Over the initial twelve months after my husband left me, I went through what I thought was a grief process of five emotional stages. These were shock – anger – bargaining (or guilt) – sadness – acceptance. I have come to realize since, and firmly believe, that those stages are not the stages of grief but rather the ‘five stages of dealing with catastrophic news’. It was only after I accepted (or at least acknowledged) what had happened had actually happened, that I could truly begin the process of mourning my losses and establishing myself in my new world. My true mourning therefore did not begin until at least the second year, well after most people expected me to be ‘over’ it. I had often thought since, that if only I had accepted what had happened sooner, I could have saved myself a great deal of pain.
Nevertheless, that experience has taught me of the need to reach a state of acceptance, before being able to deal with whatever it is that has happened.
When my sister rang and told me the news about my mother, I went through those ‘stages of accepting catastrophic news’ in a day. It was, to put it simply, a terrible day. All by myself feeling utterly alone in my despair I went through shock (it can’t be true), anger (how dare this marital settlement have taken so much of my energy these past three years instead of me spending more time with my mother), bargaining or guilt (if only I had done more, maybe I could have prevented this), and sadness (I wanted so much to spend some time with my mother smelling the roses). Finally, I came to a state of acknowledgement of the truth and felt that to be in that place of acceptance, I could be strong for her.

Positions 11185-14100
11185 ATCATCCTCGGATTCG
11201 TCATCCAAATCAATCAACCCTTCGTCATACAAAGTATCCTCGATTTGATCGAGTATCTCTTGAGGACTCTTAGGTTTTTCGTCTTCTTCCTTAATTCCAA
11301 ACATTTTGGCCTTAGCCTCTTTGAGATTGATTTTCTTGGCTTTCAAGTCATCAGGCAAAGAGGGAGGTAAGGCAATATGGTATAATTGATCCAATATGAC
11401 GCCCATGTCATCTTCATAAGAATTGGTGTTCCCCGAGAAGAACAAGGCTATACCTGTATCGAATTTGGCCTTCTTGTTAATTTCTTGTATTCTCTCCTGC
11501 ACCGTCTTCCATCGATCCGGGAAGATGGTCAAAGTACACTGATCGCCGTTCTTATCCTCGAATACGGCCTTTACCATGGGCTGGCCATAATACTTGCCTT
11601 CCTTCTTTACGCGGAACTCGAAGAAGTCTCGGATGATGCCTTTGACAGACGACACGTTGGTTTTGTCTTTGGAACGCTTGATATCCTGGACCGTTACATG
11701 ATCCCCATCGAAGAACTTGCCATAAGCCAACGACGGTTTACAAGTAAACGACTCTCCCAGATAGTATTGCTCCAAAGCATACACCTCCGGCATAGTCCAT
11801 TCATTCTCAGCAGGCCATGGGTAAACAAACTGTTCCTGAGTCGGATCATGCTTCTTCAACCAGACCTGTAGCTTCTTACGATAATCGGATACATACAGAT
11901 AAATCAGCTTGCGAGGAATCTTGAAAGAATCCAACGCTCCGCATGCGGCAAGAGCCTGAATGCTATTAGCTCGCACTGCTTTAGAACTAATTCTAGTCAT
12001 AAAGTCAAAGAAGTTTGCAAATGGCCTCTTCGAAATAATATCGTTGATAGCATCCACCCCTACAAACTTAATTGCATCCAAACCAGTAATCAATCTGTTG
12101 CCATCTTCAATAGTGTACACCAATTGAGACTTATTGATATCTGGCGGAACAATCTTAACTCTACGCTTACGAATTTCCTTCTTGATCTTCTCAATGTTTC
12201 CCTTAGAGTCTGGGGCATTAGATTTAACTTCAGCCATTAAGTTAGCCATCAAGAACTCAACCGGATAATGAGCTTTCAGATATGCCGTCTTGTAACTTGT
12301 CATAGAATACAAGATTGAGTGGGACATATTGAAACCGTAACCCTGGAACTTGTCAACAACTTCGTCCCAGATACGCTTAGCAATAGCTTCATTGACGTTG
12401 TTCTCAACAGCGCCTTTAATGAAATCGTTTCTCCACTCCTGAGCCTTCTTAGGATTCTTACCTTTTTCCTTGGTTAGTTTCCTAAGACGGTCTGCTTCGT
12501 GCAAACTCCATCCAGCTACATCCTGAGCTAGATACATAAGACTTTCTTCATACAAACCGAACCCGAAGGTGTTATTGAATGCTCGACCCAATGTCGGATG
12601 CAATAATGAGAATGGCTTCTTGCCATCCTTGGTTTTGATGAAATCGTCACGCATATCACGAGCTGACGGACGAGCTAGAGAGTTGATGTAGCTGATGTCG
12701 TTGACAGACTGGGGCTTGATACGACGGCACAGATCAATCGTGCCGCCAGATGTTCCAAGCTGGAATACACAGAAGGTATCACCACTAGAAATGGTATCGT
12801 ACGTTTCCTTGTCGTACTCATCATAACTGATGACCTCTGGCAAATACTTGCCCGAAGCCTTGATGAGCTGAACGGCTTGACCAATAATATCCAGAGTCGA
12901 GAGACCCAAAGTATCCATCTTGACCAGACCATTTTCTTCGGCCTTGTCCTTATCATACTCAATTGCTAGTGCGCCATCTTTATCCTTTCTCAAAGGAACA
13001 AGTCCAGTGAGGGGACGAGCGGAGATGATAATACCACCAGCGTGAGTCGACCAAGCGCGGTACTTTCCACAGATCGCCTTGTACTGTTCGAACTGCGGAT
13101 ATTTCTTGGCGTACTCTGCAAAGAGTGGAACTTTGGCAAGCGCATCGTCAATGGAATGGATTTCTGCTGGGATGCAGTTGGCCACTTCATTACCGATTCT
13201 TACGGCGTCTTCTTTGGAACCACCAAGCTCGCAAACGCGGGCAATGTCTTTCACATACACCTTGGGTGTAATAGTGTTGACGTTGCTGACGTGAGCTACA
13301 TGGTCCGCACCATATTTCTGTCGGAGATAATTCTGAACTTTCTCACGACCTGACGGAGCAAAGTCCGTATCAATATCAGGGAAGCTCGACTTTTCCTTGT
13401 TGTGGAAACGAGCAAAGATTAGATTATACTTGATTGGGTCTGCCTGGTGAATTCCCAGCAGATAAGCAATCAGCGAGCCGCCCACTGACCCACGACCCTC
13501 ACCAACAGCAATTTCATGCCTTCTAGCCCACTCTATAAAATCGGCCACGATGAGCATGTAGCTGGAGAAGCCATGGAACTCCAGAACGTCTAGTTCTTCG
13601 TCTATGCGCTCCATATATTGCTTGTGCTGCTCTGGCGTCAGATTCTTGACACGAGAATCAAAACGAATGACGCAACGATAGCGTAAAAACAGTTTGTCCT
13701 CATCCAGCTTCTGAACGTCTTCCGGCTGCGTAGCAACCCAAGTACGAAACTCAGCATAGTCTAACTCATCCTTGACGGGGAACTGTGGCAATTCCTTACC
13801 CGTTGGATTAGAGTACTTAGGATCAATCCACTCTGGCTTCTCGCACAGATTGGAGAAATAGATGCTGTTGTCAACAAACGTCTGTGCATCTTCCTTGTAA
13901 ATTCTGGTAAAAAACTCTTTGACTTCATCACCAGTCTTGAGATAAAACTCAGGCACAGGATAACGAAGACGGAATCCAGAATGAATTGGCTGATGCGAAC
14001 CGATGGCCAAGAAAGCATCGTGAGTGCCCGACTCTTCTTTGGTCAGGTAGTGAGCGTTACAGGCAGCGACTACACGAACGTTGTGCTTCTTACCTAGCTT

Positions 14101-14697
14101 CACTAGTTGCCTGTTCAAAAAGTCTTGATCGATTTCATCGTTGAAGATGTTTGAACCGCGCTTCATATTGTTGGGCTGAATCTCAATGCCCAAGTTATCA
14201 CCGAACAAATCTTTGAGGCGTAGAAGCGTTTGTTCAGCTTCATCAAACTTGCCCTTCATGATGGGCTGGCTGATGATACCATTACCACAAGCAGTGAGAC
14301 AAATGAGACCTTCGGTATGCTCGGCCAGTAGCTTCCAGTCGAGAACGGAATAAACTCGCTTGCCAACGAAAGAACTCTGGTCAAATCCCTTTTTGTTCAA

The next day – having had only one hour’s sleep – I flew north and arrived at the hospital in Sydney. It took me one minute to survey the situation and understand that my three siblings were still coping with shock and anger. Having fast-tracked myself to ‘acceptance’, I saw the advantages it gave me and understood it was therefore up to me to be the one to stay calm. Over the next few days my siblings did find a similar place. We all realized, for our mother’s sake, we had to focus on her needs and her comfort, rather than our own feelings of immense loss.
As a family, we then all grouped as one to weather the storm ahead together.